IN THE MATTER OF: PHILLIP ENTZMINGER, Assistant District Attorney Prosecutorial District 3A
in the Court of Appeals 22 May 2019.
by respondent from order entered 31 May 2018 by Judge Marvin
K. Blount in Pitt County Superior Court No. 17 CRS 1930.
North Carolina State Bar, by Deputy Counsel David R. Johnson
and Counsel Katherine Jean, for appellee.
Widenhouse, by M. Gordon Widenhouse, Jr., for
Entzminger ("Respondent") appeals from an order of
discipline, which suspended his license to practice law for
two years, with possibility of a stay of the balance of the
suspension after six months. We affirm the order appealed
from in part, reverse in part, and remand for further hearing
on the appropriate discipline to be imposed.
was employed as an assistant district attorney
("ADA") in Pitt County when he entered a dismissal
of a driving while impaired ("DWI") charge. Haleigh
Aguilar was arrested for DWI and driving after underage
consumption of alcohol in December 2014. Aguilar's case
was one in a series of cases in which the Pitt County
District Attorney's Office "employed a novel and
unusual procedure to obtain grand jury presentments and
indictments in pending impaired driving cases."
State v. Baker, __ N.C.App. __, __, 822 S.E.2d 902,
903 (2018). Prior to Aguilar's initial trial and
disposition in district court, the district attorney obtained
a presentment and indictment from a grand jury in March 2017
and removed the case to superior court. Aguilar's case
was set for trial during the 11 September 2017 superior court
married a United States Marine Corps service member, who was
then stationed in Hawaii. Aguilar moved to Hawaii while her
charges were pending. Aguilar's attorney, Leslie
Robinson, Esq. contacted Hailey Bunce, the ADA assigned to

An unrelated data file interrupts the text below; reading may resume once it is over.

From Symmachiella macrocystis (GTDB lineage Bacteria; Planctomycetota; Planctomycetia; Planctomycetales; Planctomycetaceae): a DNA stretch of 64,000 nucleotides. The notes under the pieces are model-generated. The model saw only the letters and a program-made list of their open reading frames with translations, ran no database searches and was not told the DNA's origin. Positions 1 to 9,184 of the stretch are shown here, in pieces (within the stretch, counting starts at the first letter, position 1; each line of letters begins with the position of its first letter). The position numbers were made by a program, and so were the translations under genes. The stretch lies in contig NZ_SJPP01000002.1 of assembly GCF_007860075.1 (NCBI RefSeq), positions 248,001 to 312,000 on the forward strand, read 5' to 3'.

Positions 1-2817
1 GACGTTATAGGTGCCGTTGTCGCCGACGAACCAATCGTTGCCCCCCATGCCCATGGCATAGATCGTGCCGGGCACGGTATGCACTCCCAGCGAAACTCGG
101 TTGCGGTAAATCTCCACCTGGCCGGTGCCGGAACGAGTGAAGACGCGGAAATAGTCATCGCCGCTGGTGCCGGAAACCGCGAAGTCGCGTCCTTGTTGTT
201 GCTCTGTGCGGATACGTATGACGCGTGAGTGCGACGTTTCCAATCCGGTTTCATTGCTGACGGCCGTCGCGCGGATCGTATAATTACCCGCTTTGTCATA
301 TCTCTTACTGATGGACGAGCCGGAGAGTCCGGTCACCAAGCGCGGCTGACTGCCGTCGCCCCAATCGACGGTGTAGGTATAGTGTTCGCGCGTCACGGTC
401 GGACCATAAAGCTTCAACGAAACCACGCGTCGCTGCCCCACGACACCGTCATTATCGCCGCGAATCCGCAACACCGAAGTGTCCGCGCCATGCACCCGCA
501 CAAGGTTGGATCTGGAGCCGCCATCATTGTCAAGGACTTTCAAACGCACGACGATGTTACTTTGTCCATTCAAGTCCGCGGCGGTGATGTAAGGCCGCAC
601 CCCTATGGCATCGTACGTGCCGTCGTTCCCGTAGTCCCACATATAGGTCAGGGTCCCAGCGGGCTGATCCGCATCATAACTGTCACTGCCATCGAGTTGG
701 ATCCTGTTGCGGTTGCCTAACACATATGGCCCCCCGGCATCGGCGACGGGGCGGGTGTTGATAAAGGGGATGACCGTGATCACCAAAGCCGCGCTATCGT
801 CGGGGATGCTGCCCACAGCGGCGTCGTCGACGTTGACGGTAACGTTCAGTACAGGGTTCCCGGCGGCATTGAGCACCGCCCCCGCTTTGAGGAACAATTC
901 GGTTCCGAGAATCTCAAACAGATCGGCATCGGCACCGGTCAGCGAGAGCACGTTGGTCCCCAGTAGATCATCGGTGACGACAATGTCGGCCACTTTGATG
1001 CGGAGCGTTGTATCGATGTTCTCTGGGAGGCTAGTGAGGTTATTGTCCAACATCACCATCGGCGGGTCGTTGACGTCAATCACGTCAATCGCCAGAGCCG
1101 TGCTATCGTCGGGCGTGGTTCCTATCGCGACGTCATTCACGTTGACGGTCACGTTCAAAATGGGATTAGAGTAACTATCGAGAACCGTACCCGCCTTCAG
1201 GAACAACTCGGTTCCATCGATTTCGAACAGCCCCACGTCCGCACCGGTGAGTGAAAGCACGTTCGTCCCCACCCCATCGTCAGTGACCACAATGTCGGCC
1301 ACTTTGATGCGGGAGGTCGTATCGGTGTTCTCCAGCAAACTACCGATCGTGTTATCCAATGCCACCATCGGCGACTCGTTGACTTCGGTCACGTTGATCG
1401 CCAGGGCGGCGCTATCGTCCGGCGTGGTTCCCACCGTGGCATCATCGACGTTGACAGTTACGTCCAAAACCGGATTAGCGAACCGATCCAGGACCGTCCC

Aguilar's case, on 8 August 2017 to request the trial be
given priority to be heard due to his client having to return
to North Carolina from Hawaii. Robinson also requested to be
provided advance notice of a possibility of a continuance,
and indicated he would oppose a motion to continue if the
State did not call Aguilar's case for trial during the
scheduled week of 11 September 2017.
indicated to Robinson that Aguilar's case was assigned to
Respondent. In her reply email, Bunce stated the district
attorney's office was unable to guarantee priority and
advised Robinson to contact Respondent directly with any
additional questions. Respondent was copied on Bunce's
emailed response. Robinson then sent his same calendar and
notice requests directly to Respondent.
August 2017, Respondent replied to Robinson and indicated the
trial of Aguilar's case had been assigned to ADA Brandon
Atwood. Respondent also indicated to Robinson he could make
no promises concerning the priority of Aguilar's case and
noted pending felonies would probably have priority for
disposition over this case. Robinson then sent the same
priority requests previously sent to Bunce and Respondent to
flew back from Hawaii to North Carolina for trial and was
present for calendar call on Monday, 11 September 2017. Two
other DWI cases were called prior to Aguilar's case. Her
case was called for trial on Wednesday, 13 September 2017.
Sinclair, Aguilar's breathalyzer test administrator, was
an essential State witness. On 5 September 2017, she had
informed a DWI Victim Witness Assistant within the district